The ServicesServer represents a collection of services that can be provided. add_service takes a tuple of service_name and service_start_fn. We pass it the name of our Echo service, EchoMarker::NAME, and a function which takes a channel and spawns the echo server onto that channel. We then attempt to start the ServicesServer, which binds it to the startup handle of the current component. If that binding fails, the “Error starting echo services server” occurs. Otherwise, we get back a Future which, when run on the executor, will process and delegate incoming service requests until a protocol error occurs or the startup handle is closed.

fn spawn_echo_server

fn spawn_echo_server(chan: fasync::Channel, quiet: bool) {
    fasync::spawn(async move {
        let mut stream = EchoRequestStream::from_channel(chan);
        while let Some(EchoRequest::EchoString { value, responder }) =
            await!(stream.try_next()).context("error running echo server")?
            if !quiet {
                println!("Received echo request for string {:?}", value);
            responder.send(value.as_ref().map(|s| &**s)).context("error sending response")?;
            if !quiet {
                println!("echo response sent successfully");
    }.unwrap_or_else(|e: failure::Error| eprintln!("{:?}", e)));

When a request for an echo service is received, spawn_echo_server is called with the channel to host the Echo service on. The channel that will contain incoming requests is turned into an EchoRequestStream, an asynchronous stream of EchoRequests.

We use async move { ... } to create an asynchronous block, and spawn that asynchronous task onto the local executor using fasync::spawn.

The .try_next() function will return a future which yields a value of type Result<Option<EchoRequest>, fidl::Error>. We await! the future, causing the current task to yield if no request is yet available. When a value becomes available, await! returns the result. We apply a context("...") to give some information about the error that may have occurred, and use ? to return early in the error case. If no request is available, this expression will result in None, the while loop will exit, and we return Ok.

When a request is received, we use pattern-matching to extract the contents of the EchoString variant of the EchoRequest enum. For an interface with more than one type of request, we would instead write |x| match x { MyServiceRequest::Req1 { ... } => ... }. In our case, we receive value, an optional string, and responder, a control handle with a send method for sending a response. We log the request using println!, and then do a bit of complicated-looking nonsense. :) The as_ref().map(|s| &**s) trick isn‘t related to FIDL, but is a specific issue with converting Option<String> into Option<&str>. If you’re not interested in the details of this conversion, feel free to skip the following paragraph.

s is an Option<String>, but our send method takes back an Option<&str> to allow sending back non-heap-allocated strings. To convert between the two, we use .as_ref() to go from Option<String> to Option<&String>, and then .map(|s| &**s) to get Option<&str> using the Deref<Target=str> implementation for String. The first * goes from &String to String, the next goes from String to str, and the last goes from str to &str. You might well ask why we used as_ref at all, since we immediately dereference the resulting &String. This necessary in order to make sure that we're still borrowing from the initial Option<String> value. Option::map takes self by value and so consumes its input, but we want to instead create a reference to its input.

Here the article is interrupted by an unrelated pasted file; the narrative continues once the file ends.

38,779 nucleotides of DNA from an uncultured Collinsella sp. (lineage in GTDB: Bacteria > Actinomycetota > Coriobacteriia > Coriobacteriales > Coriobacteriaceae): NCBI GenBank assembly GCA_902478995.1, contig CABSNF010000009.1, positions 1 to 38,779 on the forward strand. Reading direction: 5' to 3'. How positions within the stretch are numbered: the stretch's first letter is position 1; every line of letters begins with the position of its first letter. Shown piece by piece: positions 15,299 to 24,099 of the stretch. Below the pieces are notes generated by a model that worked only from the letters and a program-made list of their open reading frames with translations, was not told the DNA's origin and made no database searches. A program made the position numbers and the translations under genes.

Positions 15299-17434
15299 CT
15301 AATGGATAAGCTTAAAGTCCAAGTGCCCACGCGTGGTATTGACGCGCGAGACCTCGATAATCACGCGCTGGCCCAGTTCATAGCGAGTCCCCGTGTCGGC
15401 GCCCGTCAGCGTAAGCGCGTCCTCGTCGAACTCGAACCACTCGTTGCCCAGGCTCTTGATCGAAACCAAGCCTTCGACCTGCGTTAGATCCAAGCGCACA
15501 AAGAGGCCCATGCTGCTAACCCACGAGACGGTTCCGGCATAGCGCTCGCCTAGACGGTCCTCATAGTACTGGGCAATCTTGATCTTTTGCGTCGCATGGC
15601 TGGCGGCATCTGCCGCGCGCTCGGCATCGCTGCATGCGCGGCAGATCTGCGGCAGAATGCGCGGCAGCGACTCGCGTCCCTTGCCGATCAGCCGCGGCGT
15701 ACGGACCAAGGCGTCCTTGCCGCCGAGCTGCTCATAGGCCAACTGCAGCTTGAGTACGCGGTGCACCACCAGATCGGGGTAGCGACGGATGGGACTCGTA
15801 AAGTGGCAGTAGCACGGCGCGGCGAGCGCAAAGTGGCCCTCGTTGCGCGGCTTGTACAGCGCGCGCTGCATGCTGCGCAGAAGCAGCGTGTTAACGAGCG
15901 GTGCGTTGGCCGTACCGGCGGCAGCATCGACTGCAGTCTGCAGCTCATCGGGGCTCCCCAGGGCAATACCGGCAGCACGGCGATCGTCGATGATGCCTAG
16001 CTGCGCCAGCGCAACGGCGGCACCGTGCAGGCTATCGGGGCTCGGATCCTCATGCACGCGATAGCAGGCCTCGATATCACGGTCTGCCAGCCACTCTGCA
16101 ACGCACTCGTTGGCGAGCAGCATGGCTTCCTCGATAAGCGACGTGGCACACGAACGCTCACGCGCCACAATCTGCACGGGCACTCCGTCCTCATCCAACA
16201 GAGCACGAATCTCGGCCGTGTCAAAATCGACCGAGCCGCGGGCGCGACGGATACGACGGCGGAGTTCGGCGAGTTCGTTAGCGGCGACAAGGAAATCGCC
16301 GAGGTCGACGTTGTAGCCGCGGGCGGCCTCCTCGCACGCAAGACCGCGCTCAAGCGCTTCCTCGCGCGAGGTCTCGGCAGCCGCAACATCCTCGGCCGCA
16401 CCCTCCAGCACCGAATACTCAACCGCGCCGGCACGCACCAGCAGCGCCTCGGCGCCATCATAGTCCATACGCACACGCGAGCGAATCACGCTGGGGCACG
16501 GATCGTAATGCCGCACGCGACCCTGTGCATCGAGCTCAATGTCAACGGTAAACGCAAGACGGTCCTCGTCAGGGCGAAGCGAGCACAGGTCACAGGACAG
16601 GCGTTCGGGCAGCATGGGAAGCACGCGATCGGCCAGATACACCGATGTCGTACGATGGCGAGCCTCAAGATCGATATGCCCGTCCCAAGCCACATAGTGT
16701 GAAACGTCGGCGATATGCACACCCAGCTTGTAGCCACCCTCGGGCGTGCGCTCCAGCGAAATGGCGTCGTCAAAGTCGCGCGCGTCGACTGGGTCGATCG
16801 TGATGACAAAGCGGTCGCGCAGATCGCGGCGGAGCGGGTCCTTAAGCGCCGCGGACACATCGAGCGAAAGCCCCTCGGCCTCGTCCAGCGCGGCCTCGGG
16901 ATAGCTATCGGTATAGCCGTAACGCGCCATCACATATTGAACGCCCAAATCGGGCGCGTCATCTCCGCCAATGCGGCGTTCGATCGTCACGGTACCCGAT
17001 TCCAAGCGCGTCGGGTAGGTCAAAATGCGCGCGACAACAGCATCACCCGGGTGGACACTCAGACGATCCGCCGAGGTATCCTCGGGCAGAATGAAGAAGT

Once we've done the conversion from Option<String> to Option<&str>, we call send, which returns a Result<(), Error> which we use ? on to return an error on failure.

Finally, we call .unwrap_or_else(|e| ...) on our async move { ... } block to handle the case in which an error occurred.

Echo client

The echo client implementation can be found at:


Our simple client does everything in main().

Note: a component can be a client, a service, or both, or many. The distinction in this example between Client and Server is purely for demonstration purposes.

Here is the summary of how the client makes a connection to the echo service.

  1. Launch: The server component is specified, and we request for it to be launched if it wasn‘t already. Note that this step isn’t included in most production FIDL-using components: generally you're connecting with an already-running server component.
  2. Connect: We call connect_to_service on the launched server component and get back a proxy with methods for making IPC calls to the remote server.
  3. Call: We call the echo_string method with the desired value to echo, get back a Future of the response, and map the future so that the response will be logged once it is received.
  4. Run: We run the future to completion on an asynchronous task executor.
async fn main() -> Result<(), Error> {
    #[derive(StructOpt, Debug)]
    #[structopt(name = "echo_client_rust")]
    struct Opt {
        #[structopt(long = "server", help = "URL of echo server",
                    default_value = "fuchsia-pkg://")]
        server_url: String,

    // Launch the server and connect to the echo service.
    let Opt { server_url } = Opt::from_args();

    let launcher = Launcher::new().context("Failed to open launcher service")?;
    let app = launcher.launch(server_url, None)
                      .context("Failed to launch echo service")?;

    let echo = app.connect_to_service(EchoMarker)
       .context("Failed to connect to echo service")?;

    let res = await!(echo.echo_string(Some("hello world!")))?;
    println!("response: {:?}", res);

Run the sample

You can run the echo example like this:

$ run fuchsia-pkg://